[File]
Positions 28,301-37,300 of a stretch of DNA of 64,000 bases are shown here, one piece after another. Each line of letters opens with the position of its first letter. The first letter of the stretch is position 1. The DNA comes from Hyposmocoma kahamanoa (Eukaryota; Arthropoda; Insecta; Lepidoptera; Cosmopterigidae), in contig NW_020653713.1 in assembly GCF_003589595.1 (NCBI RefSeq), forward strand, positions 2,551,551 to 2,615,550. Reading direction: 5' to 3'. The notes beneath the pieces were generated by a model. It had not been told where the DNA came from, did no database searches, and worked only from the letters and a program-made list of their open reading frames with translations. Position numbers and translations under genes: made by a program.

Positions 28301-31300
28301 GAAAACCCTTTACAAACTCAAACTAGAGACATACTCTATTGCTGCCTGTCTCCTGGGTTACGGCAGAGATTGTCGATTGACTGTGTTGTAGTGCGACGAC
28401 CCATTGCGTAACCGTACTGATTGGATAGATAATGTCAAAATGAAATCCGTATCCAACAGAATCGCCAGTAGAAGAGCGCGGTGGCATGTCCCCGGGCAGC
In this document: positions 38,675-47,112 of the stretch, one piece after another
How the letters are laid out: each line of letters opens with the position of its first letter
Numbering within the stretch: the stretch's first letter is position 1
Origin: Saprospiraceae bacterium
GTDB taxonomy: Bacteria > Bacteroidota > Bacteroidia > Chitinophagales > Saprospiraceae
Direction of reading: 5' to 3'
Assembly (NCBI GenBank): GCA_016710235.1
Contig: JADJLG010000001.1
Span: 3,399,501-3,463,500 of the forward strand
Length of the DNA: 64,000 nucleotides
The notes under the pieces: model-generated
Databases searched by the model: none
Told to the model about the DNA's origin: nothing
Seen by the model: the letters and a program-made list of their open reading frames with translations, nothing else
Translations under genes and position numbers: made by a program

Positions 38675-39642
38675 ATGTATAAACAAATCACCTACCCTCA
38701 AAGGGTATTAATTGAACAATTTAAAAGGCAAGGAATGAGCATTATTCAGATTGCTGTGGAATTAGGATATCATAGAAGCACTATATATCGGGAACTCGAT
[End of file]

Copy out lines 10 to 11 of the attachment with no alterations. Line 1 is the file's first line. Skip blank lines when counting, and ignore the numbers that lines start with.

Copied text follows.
Direction of reading: 5' to 3'
Assembly (NCBI GenBank): GCA_016710235.1